Wendy Williams slams ‘no good’ former manager and Wells Fargo amid conservatorship case


Wendy Williams just wants her money.

The on-break talk show host, 57, has opened up about her battle with Wells Fargo over control of her finances, which were frozen for two months amid allegations that Williams is an ‘incapable person’ in need of guardianship. Williams also claimed that her former manager, Bernie Young, who allegedly tried to become her guardian, used her credit card, without permission, to pay the legal fees he incurred to place her under the guardianship she did not. do not want.

“My thing is, I asked about my money,” Williams said in the video posted to the new Instagram account she created, separate from the Wendy Williams show. “And when I started asking about my money, all of a sudden Lori Schiller got no response about my money. I want my money. It’s not fair.”

Schiller is now Williams’ former financial adviser at Wells Fargo. In February, the bank filed court documents claiming Williams was “insane” and “a victim of undue influence and financial abuse.” The bank is looking for a temporary guardian to ensure Williams’ affairs are handled properly. Williams has not had access to his money since, including to make mortgage payments.

In Williams’ video, she said Wells Fargo had no answers about her money. “It’s, it’s not fair. Lori Schiller and Wells Fargo have this petition for conservatorship to take my money away from me. It’s not fair. And you know it’s not fair.” (Schiller and a Wells Fargo bank representative did not respond to Yahoo Entertainment’s request for comment.)

Williams then called Young, whom she hired as a manager in 2019 after separating professionally and personally from ex-husband Kevin Hunter. Williams then reportedly fired him and crisis publicist Howard Bragman in February.

“This guy named Bernie Young — I know for a fact that Bernie Young used my American Express card to hire a lawyer to file a lawsuit against me,” Williams said. “It was done with my American Express card. Bernie Young, you’re no good.”

Wendy Williams has slammed her “not good” former manager Bernie Young and Wells Fargo amid her conservatorship case. (Photo: Wendy Williams via Instagram)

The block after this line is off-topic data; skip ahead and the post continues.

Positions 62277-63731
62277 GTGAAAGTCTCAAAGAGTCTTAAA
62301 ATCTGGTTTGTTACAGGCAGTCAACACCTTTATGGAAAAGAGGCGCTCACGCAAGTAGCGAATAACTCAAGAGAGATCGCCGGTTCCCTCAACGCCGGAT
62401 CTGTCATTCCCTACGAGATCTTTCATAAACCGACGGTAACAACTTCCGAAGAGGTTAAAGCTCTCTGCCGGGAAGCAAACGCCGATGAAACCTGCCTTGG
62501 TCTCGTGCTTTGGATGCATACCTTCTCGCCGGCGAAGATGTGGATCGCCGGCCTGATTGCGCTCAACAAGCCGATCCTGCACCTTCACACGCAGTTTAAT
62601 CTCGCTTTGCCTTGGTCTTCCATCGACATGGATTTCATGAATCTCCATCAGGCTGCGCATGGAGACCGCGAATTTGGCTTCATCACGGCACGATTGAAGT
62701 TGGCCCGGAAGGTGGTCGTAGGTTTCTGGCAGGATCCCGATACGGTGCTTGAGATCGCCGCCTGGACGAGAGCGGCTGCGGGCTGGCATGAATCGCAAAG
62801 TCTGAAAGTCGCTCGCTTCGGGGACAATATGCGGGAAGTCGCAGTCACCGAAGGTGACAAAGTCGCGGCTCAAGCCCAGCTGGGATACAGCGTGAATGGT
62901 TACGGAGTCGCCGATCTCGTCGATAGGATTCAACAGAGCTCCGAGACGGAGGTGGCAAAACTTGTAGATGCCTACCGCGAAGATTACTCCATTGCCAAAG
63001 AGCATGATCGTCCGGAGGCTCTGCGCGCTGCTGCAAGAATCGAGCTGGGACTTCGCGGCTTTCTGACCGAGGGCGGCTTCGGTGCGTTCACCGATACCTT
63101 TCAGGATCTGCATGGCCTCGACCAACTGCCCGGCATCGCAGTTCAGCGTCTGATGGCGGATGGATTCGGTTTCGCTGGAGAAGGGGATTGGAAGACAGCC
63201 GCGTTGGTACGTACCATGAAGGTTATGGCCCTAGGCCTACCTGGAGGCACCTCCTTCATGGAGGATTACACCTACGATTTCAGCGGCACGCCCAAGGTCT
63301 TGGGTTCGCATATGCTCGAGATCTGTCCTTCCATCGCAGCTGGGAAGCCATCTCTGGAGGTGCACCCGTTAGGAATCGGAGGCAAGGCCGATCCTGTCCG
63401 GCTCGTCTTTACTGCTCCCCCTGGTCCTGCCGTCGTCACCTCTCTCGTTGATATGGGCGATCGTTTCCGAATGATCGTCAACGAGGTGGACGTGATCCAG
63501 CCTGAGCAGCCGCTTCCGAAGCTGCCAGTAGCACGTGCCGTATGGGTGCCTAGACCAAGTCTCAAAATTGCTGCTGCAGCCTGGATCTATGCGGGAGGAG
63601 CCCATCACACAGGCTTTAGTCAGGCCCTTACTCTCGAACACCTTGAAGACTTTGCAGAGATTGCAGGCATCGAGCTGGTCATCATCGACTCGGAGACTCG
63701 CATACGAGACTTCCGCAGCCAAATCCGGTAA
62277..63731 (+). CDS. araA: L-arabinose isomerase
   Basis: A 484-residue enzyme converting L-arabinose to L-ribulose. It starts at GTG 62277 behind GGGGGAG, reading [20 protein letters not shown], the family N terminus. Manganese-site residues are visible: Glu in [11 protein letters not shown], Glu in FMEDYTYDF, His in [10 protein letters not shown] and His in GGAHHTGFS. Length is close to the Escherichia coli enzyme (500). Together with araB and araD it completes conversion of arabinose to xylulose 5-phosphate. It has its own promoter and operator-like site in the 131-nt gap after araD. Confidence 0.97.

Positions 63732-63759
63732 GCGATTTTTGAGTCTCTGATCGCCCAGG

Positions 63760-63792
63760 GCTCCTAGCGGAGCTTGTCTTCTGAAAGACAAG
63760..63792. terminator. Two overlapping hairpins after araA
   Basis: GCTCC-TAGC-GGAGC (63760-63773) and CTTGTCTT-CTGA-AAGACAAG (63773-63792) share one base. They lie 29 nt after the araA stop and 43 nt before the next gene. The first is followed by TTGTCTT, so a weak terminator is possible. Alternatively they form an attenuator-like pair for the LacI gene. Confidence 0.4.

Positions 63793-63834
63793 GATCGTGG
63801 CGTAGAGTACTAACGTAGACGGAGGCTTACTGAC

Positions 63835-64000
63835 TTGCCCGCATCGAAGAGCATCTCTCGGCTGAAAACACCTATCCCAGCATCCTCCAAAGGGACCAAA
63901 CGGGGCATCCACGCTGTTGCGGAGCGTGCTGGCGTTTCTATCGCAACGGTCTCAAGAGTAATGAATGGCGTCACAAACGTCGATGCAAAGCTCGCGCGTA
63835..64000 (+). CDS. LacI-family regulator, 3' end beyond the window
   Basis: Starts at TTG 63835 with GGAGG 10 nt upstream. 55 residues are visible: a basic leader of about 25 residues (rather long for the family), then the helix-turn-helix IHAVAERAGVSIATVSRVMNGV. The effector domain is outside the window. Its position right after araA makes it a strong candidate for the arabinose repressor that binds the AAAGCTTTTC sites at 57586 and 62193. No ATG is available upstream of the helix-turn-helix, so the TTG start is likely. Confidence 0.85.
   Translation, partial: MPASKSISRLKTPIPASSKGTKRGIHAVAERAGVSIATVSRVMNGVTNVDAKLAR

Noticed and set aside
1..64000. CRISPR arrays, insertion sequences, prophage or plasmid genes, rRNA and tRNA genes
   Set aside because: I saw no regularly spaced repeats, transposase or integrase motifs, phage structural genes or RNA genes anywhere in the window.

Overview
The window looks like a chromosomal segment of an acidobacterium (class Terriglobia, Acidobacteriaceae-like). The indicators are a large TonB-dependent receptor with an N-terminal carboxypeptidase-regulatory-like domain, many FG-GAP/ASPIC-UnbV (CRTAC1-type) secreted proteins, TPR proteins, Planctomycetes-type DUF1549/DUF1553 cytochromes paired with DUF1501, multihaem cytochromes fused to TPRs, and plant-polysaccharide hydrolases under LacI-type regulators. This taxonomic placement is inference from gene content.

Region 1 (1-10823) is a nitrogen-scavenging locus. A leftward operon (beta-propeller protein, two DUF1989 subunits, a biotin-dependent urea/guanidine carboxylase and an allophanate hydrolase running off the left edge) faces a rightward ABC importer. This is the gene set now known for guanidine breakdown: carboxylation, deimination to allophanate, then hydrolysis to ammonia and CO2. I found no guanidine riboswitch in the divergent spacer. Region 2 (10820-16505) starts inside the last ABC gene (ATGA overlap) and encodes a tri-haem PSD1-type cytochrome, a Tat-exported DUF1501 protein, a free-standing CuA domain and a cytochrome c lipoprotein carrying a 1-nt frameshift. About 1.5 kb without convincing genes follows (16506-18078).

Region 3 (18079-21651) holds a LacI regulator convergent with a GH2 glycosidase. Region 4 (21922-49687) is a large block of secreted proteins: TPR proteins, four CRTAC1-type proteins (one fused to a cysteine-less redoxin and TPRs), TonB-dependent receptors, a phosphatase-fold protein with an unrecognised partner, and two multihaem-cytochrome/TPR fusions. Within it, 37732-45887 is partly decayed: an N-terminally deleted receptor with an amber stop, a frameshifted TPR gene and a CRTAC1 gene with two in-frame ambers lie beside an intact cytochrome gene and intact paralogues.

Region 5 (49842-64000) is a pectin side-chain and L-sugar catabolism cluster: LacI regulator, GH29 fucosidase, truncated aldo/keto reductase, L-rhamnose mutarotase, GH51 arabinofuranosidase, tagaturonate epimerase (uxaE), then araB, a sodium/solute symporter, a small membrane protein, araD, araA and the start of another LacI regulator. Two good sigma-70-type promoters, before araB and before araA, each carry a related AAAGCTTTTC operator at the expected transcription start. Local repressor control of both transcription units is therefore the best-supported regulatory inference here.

Young did not respond to request for comment. The sun reports that Young — who, again, was fired by Williams — quietly “filed a petition for Wendy’s conservatorship about two weeks ago in a sealed docket,” including seeking “control of her Wells bank accounts. Fargo”.

Williams also called an unnamed “doctor”… [who] had medical information about me that I never even had.” She claims the doctor, whom she no longer uses, sent the medical report “to Lori Schiller” — without Willams’ consent — and he been used to build the conservatorship case, Williams claims.

Yahoo Entertainment saw a copy of two alleged unauthorized credit card charges on Williams’ card from January as the fight for Williams’ finances began. Each charge was $10,000. One was made to a New York law firm specializing in health law – attorney Williams claims Young was hired to file the motion against her. A second charge has been brought against a New York-based psychiatrist – the doctor who allegedly contacted Schiller about Williams’ health, which is the basis of the conservatorship case.

“Wells Fargo used all of these things to create guardianship over me,” Williams said. And, “New York’s court system is…without evidence…based on what Wells Fargo does” by hiding its money from him. She said the situation was similar to a court case in New York in which John L. Phillips Jr.’s guardian, known as a “kung fu judge”, abused his finances and had to repay 403 000 dollars.

“Again, all I want to know is, where is my money? said Williams, who was making around $15 million a year (at least before her hiatus). “Lori Schiller, Bernie Young and Wells Fargo, please let me have access to my money. It’s not fair. And, again, it’s not fair.”

Williams had a tough few years amid health issues and her high-profile divorce. In September. she was too ill with Graves’ disease to host her hit eponymous talk show. The guest hosts responded, but it was announced in February that the show would end after 14 seasons. Sherri Shepherd — who served as a guest host — will headline a new syndicated show in the fall that will pick up timeslots held by Williams’ show on Fox-owned and operated stations.

However, Williams recently said that once she figures out this mess with her finances, she’ll be ready to host her show again.


Comments are closed.